Thursday, February 24, 2011

Paris When It Sizzles

Secretary Audrey Hepburn helps screenwriter William Holden who is stuck on his script. Also starring Noel Coward and Tony Curtis with cameos of Marlene Dietrich and Mel Ferrer, directed by Richard Quine.

I've already talked about two Quine movies, The Notorious Landlady, which I didn't like and How To Murder Your Wife, which I wasn't even able to finish. The guy knows how to point the camera in the right direction but doesn't seem to have much of a visual sense. And based on this film he's not too good with the actors either. This is the first Audrey Hepburn film I've seen where she's actually a bit annoying, her mannerisms turned up to eleven. But maybe the director asked her to do that Audrey Hepburn thing. William Holden is also normally an sympathetic actor, here he's just trying too hard. The two of them work on the script, then we see them as actors in that movie, only for Holden to scrap that idea and try something else. After half an hour it gets tiresome and there's still an hour left. If the movie within the movie had been exciting it might have worked. But in the end they decide it's just silly hackwork. So why exactly have we been watching it?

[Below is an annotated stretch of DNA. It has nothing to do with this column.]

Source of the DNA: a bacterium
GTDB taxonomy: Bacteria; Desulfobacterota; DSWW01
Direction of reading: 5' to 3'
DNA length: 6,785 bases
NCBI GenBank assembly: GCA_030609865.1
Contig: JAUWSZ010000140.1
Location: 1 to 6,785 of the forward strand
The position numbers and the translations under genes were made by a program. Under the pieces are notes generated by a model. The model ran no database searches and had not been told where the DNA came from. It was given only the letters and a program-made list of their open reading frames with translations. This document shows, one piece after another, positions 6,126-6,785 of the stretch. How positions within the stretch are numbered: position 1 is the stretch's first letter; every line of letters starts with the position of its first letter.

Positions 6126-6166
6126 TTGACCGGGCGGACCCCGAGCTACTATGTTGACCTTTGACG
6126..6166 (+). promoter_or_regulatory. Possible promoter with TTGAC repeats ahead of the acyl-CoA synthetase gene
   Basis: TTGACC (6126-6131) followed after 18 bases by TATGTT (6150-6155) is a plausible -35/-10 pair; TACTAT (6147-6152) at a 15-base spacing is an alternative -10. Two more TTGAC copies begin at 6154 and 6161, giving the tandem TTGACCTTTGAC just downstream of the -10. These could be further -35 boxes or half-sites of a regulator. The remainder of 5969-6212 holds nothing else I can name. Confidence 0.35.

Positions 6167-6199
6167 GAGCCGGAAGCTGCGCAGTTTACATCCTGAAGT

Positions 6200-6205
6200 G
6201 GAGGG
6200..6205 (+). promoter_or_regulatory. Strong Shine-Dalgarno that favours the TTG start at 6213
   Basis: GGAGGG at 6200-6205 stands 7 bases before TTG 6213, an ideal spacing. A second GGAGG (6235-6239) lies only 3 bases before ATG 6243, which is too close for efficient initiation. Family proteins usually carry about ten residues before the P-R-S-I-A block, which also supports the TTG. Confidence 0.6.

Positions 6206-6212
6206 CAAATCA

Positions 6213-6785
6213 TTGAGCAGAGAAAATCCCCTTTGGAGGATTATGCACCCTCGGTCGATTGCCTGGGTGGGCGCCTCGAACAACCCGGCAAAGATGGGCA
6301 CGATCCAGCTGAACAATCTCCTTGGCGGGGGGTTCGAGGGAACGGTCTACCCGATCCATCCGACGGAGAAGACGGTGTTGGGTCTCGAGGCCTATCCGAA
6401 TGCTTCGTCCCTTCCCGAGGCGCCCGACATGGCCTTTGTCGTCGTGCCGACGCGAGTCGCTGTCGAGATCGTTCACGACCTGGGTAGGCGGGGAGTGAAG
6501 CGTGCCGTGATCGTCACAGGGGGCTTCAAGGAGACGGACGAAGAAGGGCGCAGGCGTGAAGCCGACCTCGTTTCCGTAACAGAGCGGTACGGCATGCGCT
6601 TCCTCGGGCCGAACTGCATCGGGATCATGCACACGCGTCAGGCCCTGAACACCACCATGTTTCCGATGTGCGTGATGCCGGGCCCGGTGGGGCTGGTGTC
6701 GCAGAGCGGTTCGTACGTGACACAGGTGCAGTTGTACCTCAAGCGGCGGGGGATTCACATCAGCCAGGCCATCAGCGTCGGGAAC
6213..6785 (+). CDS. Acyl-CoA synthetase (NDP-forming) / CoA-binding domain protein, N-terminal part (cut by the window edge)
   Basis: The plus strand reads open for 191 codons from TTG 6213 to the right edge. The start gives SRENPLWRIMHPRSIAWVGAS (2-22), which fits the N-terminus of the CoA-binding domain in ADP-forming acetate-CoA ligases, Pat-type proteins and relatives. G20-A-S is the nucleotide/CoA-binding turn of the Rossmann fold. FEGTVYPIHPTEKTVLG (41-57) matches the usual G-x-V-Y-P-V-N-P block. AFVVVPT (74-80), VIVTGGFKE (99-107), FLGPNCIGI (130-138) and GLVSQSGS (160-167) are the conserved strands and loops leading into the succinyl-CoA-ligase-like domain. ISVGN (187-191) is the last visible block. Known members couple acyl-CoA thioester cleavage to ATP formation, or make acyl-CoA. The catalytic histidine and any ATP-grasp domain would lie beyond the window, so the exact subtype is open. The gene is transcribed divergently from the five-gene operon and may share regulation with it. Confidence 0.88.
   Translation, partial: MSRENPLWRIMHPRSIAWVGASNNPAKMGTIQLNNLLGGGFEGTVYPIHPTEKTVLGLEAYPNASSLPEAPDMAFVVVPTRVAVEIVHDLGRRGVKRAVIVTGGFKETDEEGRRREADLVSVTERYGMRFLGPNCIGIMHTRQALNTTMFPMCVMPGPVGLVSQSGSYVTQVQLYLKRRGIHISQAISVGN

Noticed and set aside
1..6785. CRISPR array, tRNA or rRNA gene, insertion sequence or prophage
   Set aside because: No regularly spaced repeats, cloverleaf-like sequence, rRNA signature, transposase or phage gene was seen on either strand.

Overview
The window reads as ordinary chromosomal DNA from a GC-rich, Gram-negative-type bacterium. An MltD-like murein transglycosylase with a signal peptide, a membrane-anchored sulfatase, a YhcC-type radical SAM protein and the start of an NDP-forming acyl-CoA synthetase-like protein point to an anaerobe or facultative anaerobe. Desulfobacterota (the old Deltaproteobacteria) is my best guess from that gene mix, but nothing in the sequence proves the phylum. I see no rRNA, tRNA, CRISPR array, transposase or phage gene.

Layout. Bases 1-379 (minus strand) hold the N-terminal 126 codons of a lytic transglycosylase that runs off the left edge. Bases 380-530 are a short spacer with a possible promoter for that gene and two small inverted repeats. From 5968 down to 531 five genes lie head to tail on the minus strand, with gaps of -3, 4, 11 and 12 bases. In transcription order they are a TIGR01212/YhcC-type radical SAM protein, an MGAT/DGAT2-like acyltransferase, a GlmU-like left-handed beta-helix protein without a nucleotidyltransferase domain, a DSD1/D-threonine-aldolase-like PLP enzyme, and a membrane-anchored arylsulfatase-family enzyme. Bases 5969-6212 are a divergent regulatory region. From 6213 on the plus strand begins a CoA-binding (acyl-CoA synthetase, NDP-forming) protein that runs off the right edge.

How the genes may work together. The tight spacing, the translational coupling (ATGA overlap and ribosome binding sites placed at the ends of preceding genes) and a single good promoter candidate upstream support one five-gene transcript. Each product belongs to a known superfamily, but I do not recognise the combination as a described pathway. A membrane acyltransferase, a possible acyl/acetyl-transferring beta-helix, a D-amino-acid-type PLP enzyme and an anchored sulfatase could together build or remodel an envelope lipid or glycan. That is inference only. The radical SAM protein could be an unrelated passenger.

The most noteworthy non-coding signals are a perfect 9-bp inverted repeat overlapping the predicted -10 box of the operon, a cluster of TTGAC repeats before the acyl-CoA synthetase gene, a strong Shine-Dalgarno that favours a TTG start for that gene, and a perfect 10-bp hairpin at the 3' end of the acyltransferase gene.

1. In defense of Richard Quine (who made a lot of mediocre movies, it's true): "Strangers When We Meet," a very a-typical, adult, sad melodrama about an extra-marital affair in 50s suburbia. Beautiful widescreen color compositions and mood, like something out of Nicholas Ray. I personally have a soft spot for "Bell Book and Candle," as well. Guess I like Kim Novak. I enjoy your capsule reviews Jason!

  2. Hmm... Well, if I should find a copy of Strangers When We Meet, I'm ready to give the guy another chance! Maybe I just saw the wrong films... Even mediocre directors can hit it out of the park once in a while.